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Nextdoor went public in 2021. Credit: Bloomberg / Contributor via Getty

But it is a theory without much evidence to back it. Nextdoor has long been plagued with many of the same issues of racism and harmful disinformation as any other social media platform, and if anything, the hyperlocal nature only raises the tension and stakes because you’re almost certainly arguing with a real person who lives close to you and whose views cannot be as easily dismissed as irrelevant to your own life. In the statement to Motherboard, a Nextdoor spokesperson claimed the company has “led the charge within the social media industry” to combat harmful posts, including via pop-up reminders and notifications if an algorithm detects the post may include racism, COVID misinformation, or disparaging remarks about unhoused people, prompting the user to edit or cancel the post. The spokesperson claimed that “neighbors who encounter the Kindness Reminder” edit or refrain from posting about a third of the time.

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The flip side, of course, is that two-thirds of the time people post the garbage anyways. Generally, the Nextdoor super-users interviewed for this story balked at any suggestion the platform is any kinder than other prominent social media sites. “I’m kind of shocked to learn that they market themselves as the friendly social media app,” said David Auth, a 25-year-old student at Carnegie Mellon in Pittsburgh and a local pro-urbanism advocate. 

But, because any single post is limited to its own neighborhood group, the scope and scale of those problems are on a different level than social networks built on the concept of virality. And because users are limited to seeing only their own neighborhood group, whatever problems or dynamics neighborhood groups on Nextdoor share are harder to research and document. Nextdoor users know what is going on in their own neighborhood, but not what people are talking about elsewhere.

As a result, the growing importance of Nextdoor to housing politics writ large has largely gone unnoticed, because it is difficult if not impossible for anyone to form a complete picture of the topics of conversation happening on Nextdoor without the company’s cooperation.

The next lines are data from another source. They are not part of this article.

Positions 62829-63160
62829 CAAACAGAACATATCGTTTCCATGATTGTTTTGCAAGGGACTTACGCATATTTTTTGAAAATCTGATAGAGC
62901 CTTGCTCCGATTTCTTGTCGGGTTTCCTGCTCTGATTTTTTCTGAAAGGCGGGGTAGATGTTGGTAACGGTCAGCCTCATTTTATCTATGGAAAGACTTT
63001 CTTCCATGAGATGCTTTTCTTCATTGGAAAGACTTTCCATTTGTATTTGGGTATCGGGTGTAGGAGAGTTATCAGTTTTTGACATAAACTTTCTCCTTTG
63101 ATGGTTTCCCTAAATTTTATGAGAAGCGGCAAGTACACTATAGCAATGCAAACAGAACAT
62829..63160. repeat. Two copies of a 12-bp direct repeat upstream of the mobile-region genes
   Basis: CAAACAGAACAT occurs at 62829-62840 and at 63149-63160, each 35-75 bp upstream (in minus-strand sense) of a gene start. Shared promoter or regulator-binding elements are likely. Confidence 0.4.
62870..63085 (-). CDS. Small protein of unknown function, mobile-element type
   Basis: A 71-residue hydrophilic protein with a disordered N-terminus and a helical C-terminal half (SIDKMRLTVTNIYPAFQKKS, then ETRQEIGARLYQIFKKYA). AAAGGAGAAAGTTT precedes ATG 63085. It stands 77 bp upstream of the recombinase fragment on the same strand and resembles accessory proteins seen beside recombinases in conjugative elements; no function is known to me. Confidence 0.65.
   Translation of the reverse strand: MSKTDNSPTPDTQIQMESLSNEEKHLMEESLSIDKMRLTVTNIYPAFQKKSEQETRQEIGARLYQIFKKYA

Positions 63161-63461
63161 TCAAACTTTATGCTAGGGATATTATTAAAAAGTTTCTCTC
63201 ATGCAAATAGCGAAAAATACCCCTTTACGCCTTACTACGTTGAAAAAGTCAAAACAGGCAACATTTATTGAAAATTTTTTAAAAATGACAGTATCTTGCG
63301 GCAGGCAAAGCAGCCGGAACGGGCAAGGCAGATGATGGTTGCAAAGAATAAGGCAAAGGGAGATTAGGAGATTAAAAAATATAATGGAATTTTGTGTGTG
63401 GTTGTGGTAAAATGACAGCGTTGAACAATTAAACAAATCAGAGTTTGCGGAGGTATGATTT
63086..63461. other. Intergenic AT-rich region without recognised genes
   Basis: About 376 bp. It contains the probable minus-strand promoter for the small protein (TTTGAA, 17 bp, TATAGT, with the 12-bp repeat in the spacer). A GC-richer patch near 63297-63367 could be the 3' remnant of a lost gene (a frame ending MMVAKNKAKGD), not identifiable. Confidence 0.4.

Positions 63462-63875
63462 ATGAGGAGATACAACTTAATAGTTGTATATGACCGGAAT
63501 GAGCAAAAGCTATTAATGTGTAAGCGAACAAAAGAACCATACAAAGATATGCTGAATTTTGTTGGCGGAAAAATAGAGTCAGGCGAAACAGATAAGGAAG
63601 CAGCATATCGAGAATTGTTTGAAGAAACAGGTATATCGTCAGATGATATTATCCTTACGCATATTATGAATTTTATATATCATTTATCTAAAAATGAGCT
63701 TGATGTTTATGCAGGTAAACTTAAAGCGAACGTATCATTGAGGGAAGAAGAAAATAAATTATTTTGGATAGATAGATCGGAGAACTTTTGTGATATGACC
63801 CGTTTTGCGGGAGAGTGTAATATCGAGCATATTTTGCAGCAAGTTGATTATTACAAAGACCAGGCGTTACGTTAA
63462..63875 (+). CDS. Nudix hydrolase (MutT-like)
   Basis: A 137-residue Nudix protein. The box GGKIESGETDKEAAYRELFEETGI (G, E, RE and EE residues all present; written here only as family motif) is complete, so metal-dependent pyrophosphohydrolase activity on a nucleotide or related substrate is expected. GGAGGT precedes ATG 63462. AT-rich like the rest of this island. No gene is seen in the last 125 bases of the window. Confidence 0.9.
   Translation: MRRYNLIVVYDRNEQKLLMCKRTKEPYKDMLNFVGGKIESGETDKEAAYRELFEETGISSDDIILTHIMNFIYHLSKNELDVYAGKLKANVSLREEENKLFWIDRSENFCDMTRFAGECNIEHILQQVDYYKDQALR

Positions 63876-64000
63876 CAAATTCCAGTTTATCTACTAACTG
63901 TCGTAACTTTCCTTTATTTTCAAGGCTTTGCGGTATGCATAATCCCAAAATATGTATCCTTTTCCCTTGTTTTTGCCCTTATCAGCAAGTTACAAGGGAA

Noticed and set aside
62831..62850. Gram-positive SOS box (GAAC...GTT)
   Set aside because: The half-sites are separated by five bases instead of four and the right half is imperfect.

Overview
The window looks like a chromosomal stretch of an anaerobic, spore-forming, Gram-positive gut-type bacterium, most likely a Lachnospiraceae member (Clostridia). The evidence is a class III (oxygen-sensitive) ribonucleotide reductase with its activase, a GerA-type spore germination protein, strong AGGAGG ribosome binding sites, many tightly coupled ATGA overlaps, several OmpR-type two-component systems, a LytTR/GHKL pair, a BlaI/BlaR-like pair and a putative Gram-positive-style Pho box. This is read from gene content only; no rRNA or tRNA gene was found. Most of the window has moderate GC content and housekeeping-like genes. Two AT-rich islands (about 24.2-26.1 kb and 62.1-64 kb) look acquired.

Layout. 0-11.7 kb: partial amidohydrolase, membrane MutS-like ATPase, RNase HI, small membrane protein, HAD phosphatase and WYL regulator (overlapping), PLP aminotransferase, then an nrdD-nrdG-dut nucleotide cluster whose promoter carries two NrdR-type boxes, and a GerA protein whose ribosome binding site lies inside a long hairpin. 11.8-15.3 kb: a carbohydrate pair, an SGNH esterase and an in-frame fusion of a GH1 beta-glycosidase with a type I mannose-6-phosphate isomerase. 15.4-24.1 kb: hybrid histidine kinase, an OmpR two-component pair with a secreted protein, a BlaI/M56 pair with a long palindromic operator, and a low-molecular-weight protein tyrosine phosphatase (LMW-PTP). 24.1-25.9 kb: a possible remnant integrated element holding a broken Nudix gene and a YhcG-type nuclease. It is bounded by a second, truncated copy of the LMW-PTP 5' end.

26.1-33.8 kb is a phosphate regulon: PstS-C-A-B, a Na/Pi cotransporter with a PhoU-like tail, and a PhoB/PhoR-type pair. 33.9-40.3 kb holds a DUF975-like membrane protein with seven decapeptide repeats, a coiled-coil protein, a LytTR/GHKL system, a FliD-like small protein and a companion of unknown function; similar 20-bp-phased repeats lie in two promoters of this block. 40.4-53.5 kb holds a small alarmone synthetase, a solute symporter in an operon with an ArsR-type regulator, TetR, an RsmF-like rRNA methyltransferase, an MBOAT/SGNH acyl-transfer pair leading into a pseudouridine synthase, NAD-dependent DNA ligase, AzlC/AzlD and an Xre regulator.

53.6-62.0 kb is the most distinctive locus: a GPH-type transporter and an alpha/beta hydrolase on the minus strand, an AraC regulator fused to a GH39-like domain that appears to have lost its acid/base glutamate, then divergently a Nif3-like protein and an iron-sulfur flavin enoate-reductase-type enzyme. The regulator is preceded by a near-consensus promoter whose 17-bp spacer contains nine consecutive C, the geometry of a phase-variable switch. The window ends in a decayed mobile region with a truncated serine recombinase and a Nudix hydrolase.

Motherboard sent Nextdoor repeated requests for an interview to discuss the role housing politics plays on the platform. First, Nextdoor spokesperson Shannon Toliver asked Motherboard to submit written questions because “folks are still traveling” after the holidays. Motherboard offered to extend its deadline for up to three weeks or until the relevant people were back in the office. The next day, Toliver said, “We aren’t available for an interview this time” and asked Motherboard to send written questions. When Motherboard asked again for an interview, Toliver said, “We are currently in a quiet period, which prohibits us from participating,” referring to, as she put it, “an SEC [Securities and Exchange Commission] enforced period of time before the release of quarterly earnings reports. During quiet periods, we are limited in speaking about the business to ensure compliance.” (“Quiet periods are before public offerings, not earnings releases,” said Adam Pritchard, a professor at the University of Michigan Law School. “It might be a good practice to hold off on disclosures when an earnings release is forthcoming, but I am not aware of any SEC regulation that would require it.”) 

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Despite its reticence, it is clear the company recognizes, to some degree, that housing is a major and controversial topic of conversation on the platform, often in ways that violate its rules and guidelines for neighborly behavior. For example, users who post about homelessness now get a pop-up message that asks, “Posting about homelessness? Check out these resources for how to help unhoused neighbors. Public shaming has no place on Nextdoor—remember to be respectful.” The notification links to the general community guidelines as well as a homelessness-specific page with book and movie recommendations such as Evicted, Nomadland, and Righteous Dopefiend. Nextdoor explicitly permits discussion of local political issues, causes, and ways to become more involved in local politics, putting platform discussions on the thinnest of lines; people are urged to care about local politics but not in a way that creates hostility or nastiness.

The Nextdoor Election

But it is precisely the way Nextdoor is designed that makes it such a hotbed for housing arguments. The group of people potentially affected or interested due to where they live are automatically sorted into ready-made buckets.

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“On Nextdoor, you're not choosing anything at all,” said Auth. “The only thing you can choose, really, is whether to go on the app or not. And so I think that might be what makes me argue more on Nextdoor. I'm seeing more opinions that I disagree with than on other social medias.”

None of the activists Motherboard spoke to for this story think Nextdoor is doing anything wrong, necessarily, even if the end result is a vibe that often feels very different from the one the company promotes.